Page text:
The highlight of the construction program this coming academic year will be the completion of the new Dining Commons in January. The structure with its picture windows overlooking the campus lagoon will be the sixth permanent building. This functional and handsome building will serve meals to the 890 campus resident students, replacing the present Casitas Dining Hall which was converted from a military building.
This new building will accommodate 800 students at one sitting and many more with the customary cafeteria style of service. The main dining room can be divided into units of 200 with folding partitions to accommodate special groups. A large modern kitchen and service area extends eastward. The rectangular-shaped structure eventually will be part of a future student union complex.
Work is progressing nicely on the largest building planned on the campus for several years to come. The Arts Building, with more than 100,000 square feet and with a project budget of $2,500,000 is in the process of having the foundation laid. The land area on the northern point of the lagoon, near the Student Union, has been completely regraded to provide for the two-level structure.
Completion of the building is expected by September, 1958, barring delays because of inclement weather, strikes or material shortages.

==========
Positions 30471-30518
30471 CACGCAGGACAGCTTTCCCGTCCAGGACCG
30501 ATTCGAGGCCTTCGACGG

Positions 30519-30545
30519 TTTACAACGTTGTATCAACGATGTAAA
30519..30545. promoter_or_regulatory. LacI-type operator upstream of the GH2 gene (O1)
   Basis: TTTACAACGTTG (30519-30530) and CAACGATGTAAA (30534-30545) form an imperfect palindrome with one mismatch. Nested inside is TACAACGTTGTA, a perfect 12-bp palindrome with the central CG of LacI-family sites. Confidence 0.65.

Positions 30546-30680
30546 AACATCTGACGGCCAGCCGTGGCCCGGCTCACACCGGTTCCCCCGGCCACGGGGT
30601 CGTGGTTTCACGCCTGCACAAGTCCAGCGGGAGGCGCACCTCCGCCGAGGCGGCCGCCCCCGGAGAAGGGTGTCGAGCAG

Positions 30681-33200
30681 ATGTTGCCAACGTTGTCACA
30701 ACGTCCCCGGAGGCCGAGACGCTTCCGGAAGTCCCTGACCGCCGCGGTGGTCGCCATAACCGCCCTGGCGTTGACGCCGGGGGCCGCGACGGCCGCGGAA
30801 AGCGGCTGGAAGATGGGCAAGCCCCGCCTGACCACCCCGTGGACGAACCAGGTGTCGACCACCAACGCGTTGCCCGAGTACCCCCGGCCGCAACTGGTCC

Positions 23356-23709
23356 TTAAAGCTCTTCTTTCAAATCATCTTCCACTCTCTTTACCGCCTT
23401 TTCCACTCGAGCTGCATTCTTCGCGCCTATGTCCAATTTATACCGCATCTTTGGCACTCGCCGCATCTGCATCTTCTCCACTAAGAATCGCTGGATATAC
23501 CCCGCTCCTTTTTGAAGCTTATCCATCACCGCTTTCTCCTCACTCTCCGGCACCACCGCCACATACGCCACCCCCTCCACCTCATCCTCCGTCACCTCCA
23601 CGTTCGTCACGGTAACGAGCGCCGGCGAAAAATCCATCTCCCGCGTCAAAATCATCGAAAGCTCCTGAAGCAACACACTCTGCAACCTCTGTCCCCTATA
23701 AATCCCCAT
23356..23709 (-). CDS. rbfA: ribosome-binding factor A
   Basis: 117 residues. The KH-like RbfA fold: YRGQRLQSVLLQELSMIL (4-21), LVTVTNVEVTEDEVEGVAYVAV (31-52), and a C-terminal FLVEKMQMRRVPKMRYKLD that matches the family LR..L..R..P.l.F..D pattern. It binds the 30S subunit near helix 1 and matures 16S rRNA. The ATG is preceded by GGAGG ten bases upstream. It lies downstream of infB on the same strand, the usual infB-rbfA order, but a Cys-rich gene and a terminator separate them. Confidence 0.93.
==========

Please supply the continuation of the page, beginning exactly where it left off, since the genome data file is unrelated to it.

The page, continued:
In the area of sciences, preliminary plans have been approved for the Biological Sciences Building and final specifications and working drawings are now being prepared. The building will be located just to the south of the present Science Building and will be connected by a pattern of covered sidewalks. The present science unit, in this same project, will be converted to the sole use of the physical sciences. The building allocation is $1,790,000 and it is expected to be completed during the summer of 1959.
Expansion of the residence-hall program calls for two more large halls and a second dining commons which will accommodate 800 more campus citizens. These, however, will only partially relieve the critical housing shortage.
To be located east of the present Santa Rosa Hall will be a men’s residence hall for 400 men, and a second women’s hall for 400 coeds will be constructed to the south of the men’s hall. The second dining commons is to be placed southeast of Santa Rosa with two 200-unit wings attached to a central lounge-recreation-office area. The new buildings will be more compact, with two pairs of L-shaped wings comprising the livings areas.
With the aid of federal-loan funds, the three structures will total $4,600,000 in complete project costs with a substantial part of the loan and all operating costs to be repaid from residence-hall fees. It is hoped to begin construction on all three units in about a year ith the men’s hall due for completion in the fall of 1959 and the new women’s hall for the summer of 1960. The future dining commons will have a dining room seating 400, expandable to 800.
The campus can now accommodate 890 students and the completion of the new facilities will bring the number of spaces up to 1,690 at a time when the predicted enrollment will exceed 3,000, according to the State Department of Finance figures.